With more than 28,000 cases and 11,000 deaths, it moved with such speed and virulence that–though concentrated in Guinea, Liberia and Sierra Leone–it was feared at the time that the Ebola virus disease outbreak of 2014-2016 would soon spread to become a global pandemic.
No cure or vaccine has yet been discovered and cases continue to flare up in West Africa. The most recent was declared over on 2 July 2017. Yet today most people in the UK unless directly affected don’t give it a second thought.
Searching online now, you can find fact sheets detailing everything you might want to know about patient zero and the subsequent rapid spread of infection. You can find discussions detailing the international response (or failure to do so) and lessons learned. You might even find the reminiscences of aid workers and survivors. But these sites all examine the outbreak in retrospect and their pages and stories have been updated so often that posts from then can no longer be found.
Posts that reflected the fear and uncertainty that permeated the UK during the epidemic. The urgent status updates and travel warnings. The misinformation that people were telling each other. The speculation that ran riot. The groundswell of giving. The mobilisation of aid.
Understandably when we talk about epidemics the focus is on the scale of physical suffering: numbers stricken and dead; money spent and supplies sent; the speed and extent of its spread.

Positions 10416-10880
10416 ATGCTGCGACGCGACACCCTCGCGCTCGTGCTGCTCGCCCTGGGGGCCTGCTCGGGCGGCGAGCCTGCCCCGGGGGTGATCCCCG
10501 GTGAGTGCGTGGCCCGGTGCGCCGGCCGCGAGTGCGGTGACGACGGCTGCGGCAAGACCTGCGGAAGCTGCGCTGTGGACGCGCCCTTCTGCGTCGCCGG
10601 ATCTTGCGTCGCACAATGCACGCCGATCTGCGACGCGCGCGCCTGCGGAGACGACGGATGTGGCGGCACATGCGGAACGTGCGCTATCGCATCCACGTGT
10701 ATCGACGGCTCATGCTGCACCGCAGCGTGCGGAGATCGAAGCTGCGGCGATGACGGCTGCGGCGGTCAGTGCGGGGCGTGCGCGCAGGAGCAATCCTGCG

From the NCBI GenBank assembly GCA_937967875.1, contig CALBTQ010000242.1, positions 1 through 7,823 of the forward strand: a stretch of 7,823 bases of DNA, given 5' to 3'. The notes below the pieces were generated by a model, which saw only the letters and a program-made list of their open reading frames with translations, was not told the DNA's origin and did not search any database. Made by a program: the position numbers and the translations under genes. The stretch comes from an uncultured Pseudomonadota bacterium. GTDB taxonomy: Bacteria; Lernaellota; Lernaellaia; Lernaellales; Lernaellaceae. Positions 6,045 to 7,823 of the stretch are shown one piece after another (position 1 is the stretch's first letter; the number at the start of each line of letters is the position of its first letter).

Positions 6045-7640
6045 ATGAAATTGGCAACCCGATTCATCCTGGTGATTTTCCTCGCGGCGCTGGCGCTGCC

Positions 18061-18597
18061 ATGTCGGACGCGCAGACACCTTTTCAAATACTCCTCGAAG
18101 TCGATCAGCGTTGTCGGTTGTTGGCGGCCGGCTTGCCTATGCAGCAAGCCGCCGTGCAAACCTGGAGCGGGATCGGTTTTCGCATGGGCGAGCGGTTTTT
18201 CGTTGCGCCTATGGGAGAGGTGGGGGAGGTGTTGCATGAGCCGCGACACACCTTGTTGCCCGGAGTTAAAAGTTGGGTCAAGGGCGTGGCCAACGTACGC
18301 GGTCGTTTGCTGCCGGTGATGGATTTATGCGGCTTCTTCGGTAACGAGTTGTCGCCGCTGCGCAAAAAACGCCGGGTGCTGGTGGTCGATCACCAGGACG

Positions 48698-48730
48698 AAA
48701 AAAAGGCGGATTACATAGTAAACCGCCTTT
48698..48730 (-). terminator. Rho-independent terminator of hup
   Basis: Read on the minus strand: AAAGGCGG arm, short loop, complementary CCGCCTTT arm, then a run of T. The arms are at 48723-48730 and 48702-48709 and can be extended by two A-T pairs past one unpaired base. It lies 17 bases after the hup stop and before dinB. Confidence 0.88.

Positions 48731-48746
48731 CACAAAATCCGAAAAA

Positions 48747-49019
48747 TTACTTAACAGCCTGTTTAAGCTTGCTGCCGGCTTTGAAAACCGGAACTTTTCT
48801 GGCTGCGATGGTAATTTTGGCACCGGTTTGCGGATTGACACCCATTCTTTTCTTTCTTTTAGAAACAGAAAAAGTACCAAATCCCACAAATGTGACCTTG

Whilst UKWA regularly collects the websites of major news channels and governmental agencies, what we wanted to capture was the public dialogue on, and interpretation of, events as they unfolded. To see how local interests and communities saw the crisis through the lenses of their own experience.
To this end, the special collection Ebola Outbreak, West Africa 2014 features a broad selection of websites concerning the UK response to the Ebola virus crisis. Here you can find:
- The Anglican community’s view on the role of faith during the crisis;
- Alternative medicine touting the virtues of liposomal vitamin C as a cure for Ebola;
- Local football clubs fundraising to send aid;
- Parents in the UK withdrawing children from school because of fear of the virus’ spread;
- Think tanks’ and academics’ views on the national and international response;
- Universities issuing guidance and reports on dealing with international students; and more.
Active collection for Ebola began in November 2014 at the height of the outbreak whilst related websites dating back to the infection of patient zero in December 2013 have been retrospectively added to the collection. Collection continued through to January 2016, a few months before the outbreak began tailing off in April 2016.